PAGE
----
This 500-Year-Old Tale Resurfaces After the Discovery of Lost Ancient Shipwrecks from the Ming Dynasty

By: Alyssa Miller | Last updated: Apr 26, 2024

This discovery of two marine vessels in the South China Sea by researchers has sparked conversation around the fabled Ming dynasty.

Now, archaeologists are studying the well-preserved relics as they could unveil valuable insight into the marine capabilities of China’s most prosperous ancient dynasties.

The Ming Dynasty

The Ming dynasty, believed to be one of the most powerful dynasties that brought a period of stability to China, lasted from 1368 to 1644.

A painting of a group of men holding the Ming Dynasty flag

Source: Wikimedia Commons

During the late medieval period, scholars studied this dynasty as it proved to have impressive trading capabilities and preservation, which showed how the dynasty influenced the world beyond its borders.

Impressive Voyages That Opened Up Trade 

One point of interest in the Ming dynasty was the impressive voyages and trading systems established. These voyages took Chinese merchants further than they had ever traveled before.

A painting of a large ship sailed by Zheng He surrounded by smaller ships

Source: National Maritime Museum, Greenwich

Establishing water routes allowed the Ming dynasty to extend its dominance in trade, facilitating the export and import of goods previously unseen.

The Discovery of Ancient Ships

The discovery of two ancient ships in October astonished researchers who had been scouring the sea floor for notable artifacts.

Scuba diver moves through the ocean surrounded by plastic fragments

Source: Freepik

China’s State Administration of Cultural Heritage announced that this discovery marked the first instance of ancient ships, which sailed and returned to the same sea, being discovered in the country.

A Historical Find

According to the Chinese government, archaeologists will begin excavating the site with deep-sea excavation equipment. The excavation process could take up to a year.

A underwater photograph of ancient china on the sea floor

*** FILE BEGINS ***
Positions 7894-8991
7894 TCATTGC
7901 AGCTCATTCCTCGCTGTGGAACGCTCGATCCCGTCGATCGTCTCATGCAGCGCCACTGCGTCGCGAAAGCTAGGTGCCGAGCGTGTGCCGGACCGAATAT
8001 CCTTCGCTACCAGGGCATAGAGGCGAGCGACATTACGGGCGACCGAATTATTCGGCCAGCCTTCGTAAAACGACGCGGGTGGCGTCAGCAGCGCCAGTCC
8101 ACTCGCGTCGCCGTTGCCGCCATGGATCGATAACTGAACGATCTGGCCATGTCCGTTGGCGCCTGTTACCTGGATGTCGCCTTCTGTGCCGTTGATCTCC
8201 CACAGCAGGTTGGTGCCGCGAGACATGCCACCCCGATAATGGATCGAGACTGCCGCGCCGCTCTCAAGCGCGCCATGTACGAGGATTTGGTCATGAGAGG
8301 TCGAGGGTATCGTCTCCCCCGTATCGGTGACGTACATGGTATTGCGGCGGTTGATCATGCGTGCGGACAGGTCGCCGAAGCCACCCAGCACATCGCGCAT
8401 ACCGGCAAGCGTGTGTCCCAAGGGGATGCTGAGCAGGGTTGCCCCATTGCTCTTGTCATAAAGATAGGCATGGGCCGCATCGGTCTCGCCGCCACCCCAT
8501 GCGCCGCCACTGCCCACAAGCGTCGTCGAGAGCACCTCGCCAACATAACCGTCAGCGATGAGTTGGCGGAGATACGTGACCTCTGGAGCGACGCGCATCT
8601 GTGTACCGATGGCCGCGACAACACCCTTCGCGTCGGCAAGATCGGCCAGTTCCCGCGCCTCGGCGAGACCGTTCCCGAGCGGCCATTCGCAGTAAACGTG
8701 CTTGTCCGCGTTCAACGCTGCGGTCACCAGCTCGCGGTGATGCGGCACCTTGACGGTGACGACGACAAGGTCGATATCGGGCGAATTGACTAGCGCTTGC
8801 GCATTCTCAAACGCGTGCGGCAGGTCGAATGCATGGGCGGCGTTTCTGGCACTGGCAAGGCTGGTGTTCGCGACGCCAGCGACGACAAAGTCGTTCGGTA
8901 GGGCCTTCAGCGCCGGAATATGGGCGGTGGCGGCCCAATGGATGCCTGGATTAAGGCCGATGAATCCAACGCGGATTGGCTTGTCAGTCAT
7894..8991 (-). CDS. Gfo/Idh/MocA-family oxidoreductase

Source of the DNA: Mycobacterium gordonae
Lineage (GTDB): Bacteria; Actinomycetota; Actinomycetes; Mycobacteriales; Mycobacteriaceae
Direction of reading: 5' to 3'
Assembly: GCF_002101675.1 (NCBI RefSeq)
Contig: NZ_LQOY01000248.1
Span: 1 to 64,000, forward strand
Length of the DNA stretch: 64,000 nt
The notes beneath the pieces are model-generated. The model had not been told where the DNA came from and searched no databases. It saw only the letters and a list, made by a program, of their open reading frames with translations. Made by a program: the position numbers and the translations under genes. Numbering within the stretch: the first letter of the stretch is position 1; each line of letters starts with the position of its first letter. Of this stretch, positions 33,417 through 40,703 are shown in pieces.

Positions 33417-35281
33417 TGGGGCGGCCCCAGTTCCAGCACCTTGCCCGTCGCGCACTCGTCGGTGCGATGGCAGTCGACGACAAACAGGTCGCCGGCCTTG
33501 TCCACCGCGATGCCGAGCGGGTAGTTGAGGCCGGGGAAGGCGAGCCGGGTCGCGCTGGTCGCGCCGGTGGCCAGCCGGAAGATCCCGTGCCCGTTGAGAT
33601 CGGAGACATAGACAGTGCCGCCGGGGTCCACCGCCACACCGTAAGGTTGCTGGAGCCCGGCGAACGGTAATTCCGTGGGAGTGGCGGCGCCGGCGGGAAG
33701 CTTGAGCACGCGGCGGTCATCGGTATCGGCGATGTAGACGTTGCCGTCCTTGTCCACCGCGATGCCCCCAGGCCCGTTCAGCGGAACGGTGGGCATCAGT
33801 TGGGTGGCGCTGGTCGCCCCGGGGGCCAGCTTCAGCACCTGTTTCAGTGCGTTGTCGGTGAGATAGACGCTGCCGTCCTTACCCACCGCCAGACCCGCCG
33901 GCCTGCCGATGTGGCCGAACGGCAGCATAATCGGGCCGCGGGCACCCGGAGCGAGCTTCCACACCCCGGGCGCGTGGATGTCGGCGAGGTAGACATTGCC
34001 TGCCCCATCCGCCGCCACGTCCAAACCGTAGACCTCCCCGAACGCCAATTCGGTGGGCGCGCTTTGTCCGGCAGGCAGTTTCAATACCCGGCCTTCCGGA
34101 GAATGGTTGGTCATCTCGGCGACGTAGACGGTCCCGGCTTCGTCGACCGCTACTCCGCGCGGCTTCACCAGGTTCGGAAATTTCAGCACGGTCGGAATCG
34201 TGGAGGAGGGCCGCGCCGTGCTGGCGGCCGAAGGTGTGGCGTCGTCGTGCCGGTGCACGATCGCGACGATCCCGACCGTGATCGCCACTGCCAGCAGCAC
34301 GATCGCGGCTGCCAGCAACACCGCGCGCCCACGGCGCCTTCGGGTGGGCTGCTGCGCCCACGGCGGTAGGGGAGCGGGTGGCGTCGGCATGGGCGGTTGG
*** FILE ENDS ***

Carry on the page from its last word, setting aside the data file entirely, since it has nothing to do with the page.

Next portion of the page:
Source: State Administration of Cultural Heritage Government of Hainan province

“The well-preserved relics are of high historical, scientific, and artistic value. It may be a world-class archaeological discovery in the deep sea,” said Yan Yalin, the director of archaeology for the cultural heritage agency, in a statement.

The Lucky Discovery

The ships were located about 1,500 meters deep underwater on the northwest slope of the sea, approximately 10 nautical miles apart.

Scuba Divers with Equipment Swimming near Shipwreck Underwater

Source: Harvey Clements/Pexels

Discovering the ships was fortunate in itself, but researchers also found that they were “relatively well preserved, with a large number of cultural relics,” according to a spokesperson quoted by The Guardian.


The Exports of the Ships

According to researchers who discovered the ships, one of the ancient ships appeared to have exploited porcelain while the other imported wood. After initial inspections, the researchers announced that the ships contained Ming-era artifacts.

The discovery of ancient china at the sea floor

Source: benjancewicz/X

This discovery could help Chinese archaeologists further their understanding of the Ming dynasty’s trading routes.


Uncovering History

According to Yan, the discovery holds significant importance in unraveling ancient China’s international trading connections.

Underwater Photo of Ship Wreck

Source: adiprayogo liemena/Pexels

“The remarkably preserved artifacts possess considerable historical, scientific, and artistic significance… and represent a significant advancement in the study of Chinese maritime trade, navigation, and porcelain history,” as reported by The Vintage News.


Dating the Ships

Initial dating methods, which include inspecting the DNA of delicate waterlogged wood, provided researchers with data suggesting that one vessel dates to the Hongzhi era (1488 to 1505).

A painting of Hongzhi Emperor in red robes

Source: Public Domain/Wikimedia Commons

The data from the other ship dates it to the Zhengde era of the Ming dynasty (1506 to 1526). This ship was packed with historically significant artifacts.


The Riches of One Ship

The ship, dating back to the Zhengde era, was estimated to carry over 100,000 items made from porcelain.

A black and white decorated dish

Source: Public Domain/The Met

These items ranged from jars to plates to bowls, all intricately decorated with Ming-era artwork.


Unearthing Another Silk Road

Archaeologists identified the location where the ships were found as a vital trade route on the South China Sea. Researchers have started to theorize what role this maritime highway could have played in the Ming dynasty’s impressive era of trade.

A graph showing the trade routes of the Silk Road

Source: Wikimedia Commons

According to Tani Wei, director of the Chinese National Center for Archaeology, “It helps us study the maritime Silk Road’s reciprocal flow.”


Research Begins

The National Center of Archaeology and the Institute of Deep-sea Science and Engineering will help Chinese researchers and archaeologists using the Shenhai Youngshi, a submersible vessel, to further explore the remains of the ships.

A red and white submersible underwater

Source: State Administration of Cultural Heritage Government of Hainan province

“We first need to figure out the condition of the shipwrecks, and then we can draft plans for archaeological excavation and conservation,” Song Jianzhong, a researcher at the National Centre for Archaeology, told The Guardian.


Advances in Underwater Archaeology Technology